Extra Virgin October 2009
Money

Is 2010 Recession Proof?- David Mayfield

There are a few of us for whom the date 2010 and the word money bring to mind Paris Hilton. She is set to star in a film titled The Money next year as, god help us, herself. But the rest of us will think about the soccer world cup, and whether the economic downturn will spoil
the party. David Mayfield finds reason for optimism.

According to Southafrica.info:

"The World Cup's total contribution to South Africa's gross domestic product (GDP) will be a massive R55.7-billion, of which R33-billion will be in direct spending on stadiums and infrastructure (R17.4-billion in 2010 alone), spectator trip expenditure (R8.1-billion), ticket sales (R6-billion), rights and sponsorships (R750-million) and other items.

Just over 415 000 jobs will be created in tourism, transport, construction and other industries and inject an estimated 8.5 billion in tourist spending alone."

SA2010.gov.za adds:

"Small, medium and micro enterprises will be able to take up business opportunities created in the ripples of the 2010 World Cup. The hundreds of thousands of visitors who will pour into the country during the event will boost oportunities in accommodation, health services, travel services, short-term insurance, event management, logistics, arts, crafts and entertainment - to name but a few."

Consulting firm Grant Thornton, which published the report cited by Southafrica.info, said the current economic downturn had been taken into account.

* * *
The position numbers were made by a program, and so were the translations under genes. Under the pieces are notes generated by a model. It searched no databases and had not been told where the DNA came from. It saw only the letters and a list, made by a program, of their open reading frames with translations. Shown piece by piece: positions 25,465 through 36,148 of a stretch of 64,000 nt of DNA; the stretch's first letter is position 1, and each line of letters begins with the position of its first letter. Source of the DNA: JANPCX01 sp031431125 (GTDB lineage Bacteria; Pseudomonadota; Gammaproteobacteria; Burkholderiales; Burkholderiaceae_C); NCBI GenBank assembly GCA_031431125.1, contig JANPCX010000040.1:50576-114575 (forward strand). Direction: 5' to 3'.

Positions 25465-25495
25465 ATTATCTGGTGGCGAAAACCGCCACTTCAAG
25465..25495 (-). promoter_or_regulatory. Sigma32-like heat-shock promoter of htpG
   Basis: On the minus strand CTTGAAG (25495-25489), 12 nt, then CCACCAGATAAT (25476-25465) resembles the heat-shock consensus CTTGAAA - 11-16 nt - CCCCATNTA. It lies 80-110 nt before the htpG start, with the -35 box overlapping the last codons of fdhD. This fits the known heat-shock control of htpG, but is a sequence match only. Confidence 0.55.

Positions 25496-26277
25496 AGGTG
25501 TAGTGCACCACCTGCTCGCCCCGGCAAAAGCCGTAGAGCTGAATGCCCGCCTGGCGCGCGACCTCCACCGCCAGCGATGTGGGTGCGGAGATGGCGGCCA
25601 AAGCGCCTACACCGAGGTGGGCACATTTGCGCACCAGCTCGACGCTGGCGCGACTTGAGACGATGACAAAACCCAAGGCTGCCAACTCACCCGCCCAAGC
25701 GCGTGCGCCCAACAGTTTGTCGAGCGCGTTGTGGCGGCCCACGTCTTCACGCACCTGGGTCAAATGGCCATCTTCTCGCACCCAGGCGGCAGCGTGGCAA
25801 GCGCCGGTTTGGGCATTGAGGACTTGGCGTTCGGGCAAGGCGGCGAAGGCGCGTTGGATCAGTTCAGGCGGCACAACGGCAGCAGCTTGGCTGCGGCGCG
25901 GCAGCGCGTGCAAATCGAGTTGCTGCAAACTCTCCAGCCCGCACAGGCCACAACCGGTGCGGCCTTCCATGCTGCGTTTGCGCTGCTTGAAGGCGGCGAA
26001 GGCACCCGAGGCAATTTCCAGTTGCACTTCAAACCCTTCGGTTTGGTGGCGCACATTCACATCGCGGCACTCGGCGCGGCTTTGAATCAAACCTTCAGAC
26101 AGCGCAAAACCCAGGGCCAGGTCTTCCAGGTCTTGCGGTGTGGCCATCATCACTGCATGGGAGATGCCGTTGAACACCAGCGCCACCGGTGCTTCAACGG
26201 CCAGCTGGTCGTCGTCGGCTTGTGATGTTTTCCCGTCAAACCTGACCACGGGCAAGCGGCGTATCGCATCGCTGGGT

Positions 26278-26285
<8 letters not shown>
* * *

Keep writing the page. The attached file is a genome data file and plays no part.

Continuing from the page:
"Of course the global recession will deter some would-be visitors," Gillian Saunders, a director at Grant Thornton, told Business Day recently, "but if we have a structurally weakened currency, South Africa will look like a very attractive holiday destination."

Local Organising committee Ex-chairman Danny Jordaan echoed those sentiments.

"If the world economy had crashed in 2004 [when South Africa was raising the budget for much of its World Cup preparations], it would have been a very different picture than four years later in 2008," Jordaan in a speech at Soccerex. "Most of the work has already been done."

Profits being entwined with the smooth running of the tournament, the main threat to its success is crime. Jordaan's plan? More police.

Jordaan said the impetus of 41 000 extra police officers - 31 000 officers and 1000 operational reservists - by 2010 would help allay fears around safety and security in the country.

Chin up, folks. Everything is going to be OK.

If it isn’t I’ll eat my pre-ordered Zakumi soft toy.


 


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